Nuciforo also hit Neal for his support of trade agreements with Korea, Panama and China. He argued that these votes for trade agreements had exacerbated the decline of industry in Springfield and Chicopee as well as in his own hometown of Pittsfield. He also rejected the notion that the executive branch is to blame for not enforcing the treaties’ protections for workers and the environment.
Nuciforo put a particular emphasis on Neal’s vote for China’s most favored nation status for trade. His campaign produced a series of votes that they argued showed Neal’s support for China. There was not enough time to parse the context of each of these votes before publication time. However, the Neal campaign did respond noting that Neal has also supported President Obama’s recent complaints against China for unfair trade practices.
A member of the Democratic State Committee, who asked to not be named so as not to wade into a primary directly, went further. The member disputed the notion that Neal has monolithically supported trade agreements noting Neal gave the thumbs down to a Colombian free trade agreement. The “no” vote was attributed to Colombia’s internal issues. Describing Neal’s case-by-case view on trade agreements, the member said, “Some are good, some are bad, some are necessary.”
Nuciforo also hit Neal on women’s rights and in particular abortion. Nuciforo tried to tie Neal to Missouri Senate candidate Todd Akin because both voted for the Stupak amendment. The amendment, named for then-Michigan Congressman Bart Stupak, a well-known pro-life Democrat, would have banned any federal funding for most abortions under the health care. As the Senate version of the Affordable Care Act was used as a vehicle for passage instead of the House bill, the Stupak amendment was not passed into law. However, to secure support for passage, President Barack Obama signed an executive order that would restrict such funding as a matter of federal policy. States are free to do as they wish with their own money. Massachusetts’s health care law actually did include abortion coverage and Connecticut recently deemed access to abortion an essential service of health insurance, however Connecticut’s decision is not without potential legal complications.
However, tying Neal to Akin, who became famous after recent inflammatory and ignorant comments about rape, is a miss. Neal supports maintaining Roe v. Wade, but has opposed using taxpaying money for abortion. This contrasts with the relationship between Akin and Vice-Presidential nominee Paul Ryan who sponsored a bill with Akin to actually establish personhood for fertilized eggs and shares an almost universally anti-choice record with the Missouri Congressman.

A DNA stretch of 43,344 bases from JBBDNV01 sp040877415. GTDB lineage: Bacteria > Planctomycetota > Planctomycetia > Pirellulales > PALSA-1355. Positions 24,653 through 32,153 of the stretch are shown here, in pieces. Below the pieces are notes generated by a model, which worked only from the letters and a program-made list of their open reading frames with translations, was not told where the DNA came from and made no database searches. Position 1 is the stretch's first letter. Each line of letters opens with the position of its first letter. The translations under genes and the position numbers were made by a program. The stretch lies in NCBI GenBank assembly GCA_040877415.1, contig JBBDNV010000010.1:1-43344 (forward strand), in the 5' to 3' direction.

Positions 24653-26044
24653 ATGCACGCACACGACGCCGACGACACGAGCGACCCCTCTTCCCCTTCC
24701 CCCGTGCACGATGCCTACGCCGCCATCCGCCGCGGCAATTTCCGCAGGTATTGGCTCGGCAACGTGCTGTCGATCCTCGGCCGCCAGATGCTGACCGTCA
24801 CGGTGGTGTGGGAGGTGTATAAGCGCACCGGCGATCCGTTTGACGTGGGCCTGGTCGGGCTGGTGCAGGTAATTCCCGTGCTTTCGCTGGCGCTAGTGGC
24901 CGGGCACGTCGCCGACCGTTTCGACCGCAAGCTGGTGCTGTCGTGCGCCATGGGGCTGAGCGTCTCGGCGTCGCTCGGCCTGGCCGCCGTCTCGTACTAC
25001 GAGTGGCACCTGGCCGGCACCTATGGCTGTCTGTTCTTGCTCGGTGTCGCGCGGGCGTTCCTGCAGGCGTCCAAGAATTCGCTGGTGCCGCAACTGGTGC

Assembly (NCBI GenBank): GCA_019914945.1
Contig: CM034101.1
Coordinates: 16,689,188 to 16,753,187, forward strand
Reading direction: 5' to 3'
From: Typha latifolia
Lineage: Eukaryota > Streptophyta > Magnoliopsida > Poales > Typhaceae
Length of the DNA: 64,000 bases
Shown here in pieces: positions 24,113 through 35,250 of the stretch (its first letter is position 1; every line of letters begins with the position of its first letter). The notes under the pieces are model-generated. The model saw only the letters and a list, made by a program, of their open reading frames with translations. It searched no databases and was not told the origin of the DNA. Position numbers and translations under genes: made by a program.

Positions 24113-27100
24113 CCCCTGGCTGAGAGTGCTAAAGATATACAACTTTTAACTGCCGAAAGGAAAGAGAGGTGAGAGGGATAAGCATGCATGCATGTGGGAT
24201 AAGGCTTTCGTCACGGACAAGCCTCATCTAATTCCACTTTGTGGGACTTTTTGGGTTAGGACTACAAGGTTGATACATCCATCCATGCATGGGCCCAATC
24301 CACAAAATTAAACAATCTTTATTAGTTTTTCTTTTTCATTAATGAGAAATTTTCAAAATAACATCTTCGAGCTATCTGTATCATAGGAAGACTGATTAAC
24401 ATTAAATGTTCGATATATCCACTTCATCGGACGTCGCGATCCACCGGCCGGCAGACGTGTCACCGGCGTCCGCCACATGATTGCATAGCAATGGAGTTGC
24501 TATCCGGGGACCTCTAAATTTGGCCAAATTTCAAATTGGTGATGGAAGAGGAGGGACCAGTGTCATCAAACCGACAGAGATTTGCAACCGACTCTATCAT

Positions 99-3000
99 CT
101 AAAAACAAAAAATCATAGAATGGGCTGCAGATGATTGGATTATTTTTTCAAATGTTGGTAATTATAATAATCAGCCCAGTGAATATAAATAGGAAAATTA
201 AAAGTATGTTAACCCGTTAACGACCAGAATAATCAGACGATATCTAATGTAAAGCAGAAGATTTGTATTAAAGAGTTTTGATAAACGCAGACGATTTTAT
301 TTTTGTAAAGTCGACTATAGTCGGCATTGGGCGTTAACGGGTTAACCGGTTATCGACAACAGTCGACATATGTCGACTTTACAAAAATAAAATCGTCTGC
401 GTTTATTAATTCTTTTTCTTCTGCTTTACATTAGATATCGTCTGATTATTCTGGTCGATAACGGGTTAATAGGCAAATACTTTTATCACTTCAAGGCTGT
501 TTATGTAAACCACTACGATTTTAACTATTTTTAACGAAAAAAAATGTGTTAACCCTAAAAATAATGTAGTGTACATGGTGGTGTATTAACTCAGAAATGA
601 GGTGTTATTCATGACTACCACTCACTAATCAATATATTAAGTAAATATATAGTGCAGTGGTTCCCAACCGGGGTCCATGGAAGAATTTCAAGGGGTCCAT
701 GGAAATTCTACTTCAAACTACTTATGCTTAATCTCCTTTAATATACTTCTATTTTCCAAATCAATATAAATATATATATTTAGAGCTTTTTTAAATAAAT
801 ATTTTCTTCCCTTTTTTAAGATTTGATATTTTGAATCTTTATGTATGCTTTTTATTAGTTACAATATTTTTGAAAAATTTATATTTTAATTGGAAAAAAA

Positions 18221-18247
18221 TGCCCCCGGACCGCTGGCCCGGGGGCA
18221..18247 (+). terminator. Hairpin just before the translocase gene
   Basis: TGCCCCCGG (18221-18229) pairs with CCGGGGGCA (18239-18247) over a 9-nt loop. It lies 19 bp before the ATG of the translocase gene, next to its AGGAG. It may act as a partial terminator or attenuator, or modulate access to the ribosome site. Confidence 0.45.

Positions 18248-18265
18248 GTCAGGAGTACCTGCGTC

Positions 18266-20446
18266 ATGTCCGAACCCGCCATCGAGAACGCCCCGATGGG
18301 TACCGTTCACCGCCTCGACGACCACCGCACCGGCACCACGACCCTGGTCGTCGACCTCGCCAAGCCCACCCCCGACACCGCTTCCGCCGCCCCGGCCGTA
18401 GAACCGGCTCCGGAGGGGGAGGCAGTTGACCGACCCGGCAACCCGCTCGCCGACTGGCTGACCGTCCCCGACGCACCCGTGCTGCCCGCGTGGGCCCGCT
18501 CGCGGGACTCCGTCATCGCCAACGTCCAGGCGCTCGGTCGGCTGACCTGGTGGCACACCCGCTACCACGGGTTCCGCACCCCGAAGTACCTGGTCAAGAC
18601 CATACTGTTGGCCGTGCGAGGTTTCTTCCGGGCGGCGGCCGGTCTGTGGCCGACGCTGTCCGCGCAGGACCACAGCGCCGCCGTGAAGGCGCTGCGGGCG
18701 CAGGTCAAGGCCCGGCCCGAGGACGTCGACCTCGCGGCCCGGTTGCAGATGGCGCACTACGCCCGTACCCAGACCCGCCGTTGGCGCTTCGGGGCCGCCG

Nuciforo also said he would vote to repeal the Hyde Amendment, a standing yet annually renewed law that prohibits federal funding for abortion, particularly under Medicaid and other federal health programs.
The Neal campaign declined to comment directly on abortion, but the same state committee member felt Nuciforo’s comments were misplaced. The member pointed out President Obama acceded to the intent of the Stupak amendment as did the full House which voted to pass its original bill despite its inclusion. Several vocal abortion rights advocates in the House, like Illinois Congresswoman Jan Schakowsky, who has a 100% rating from NARAL, voted to approve the final bill.
Nuciforo says that he left the State Senate and moved over the Clerk’s office because he did not believe in holding a political post forever. While incumbency has posed problems in Greater Springfield before, it is hard to say if that includes federal representation. It is hard to gauge whether or not Nuciforo’s pitch is working. By far Neal signs in and around Springfield outnumber Nuciforo’s signs.
Neal for his part has picked up endorsements from Olver and Nuciforo’s successor in the Senate, Ben Downing.
With such support both at home and in the Berkshires, the task of beating Neal is a huge hurdle for Nuciforo to overcome. The campaign has also run into trouble on more than one occasion. But the former state senator is undeterred. Although Nuciforo had little say about Shein, the Alford activist, he did not express surprise at the latter’s entry into the race. “Anyone is entitled to run,” but he added he was “not surprised Neal would pick up another opponent given his record.” Or at least how some have interpreted that record.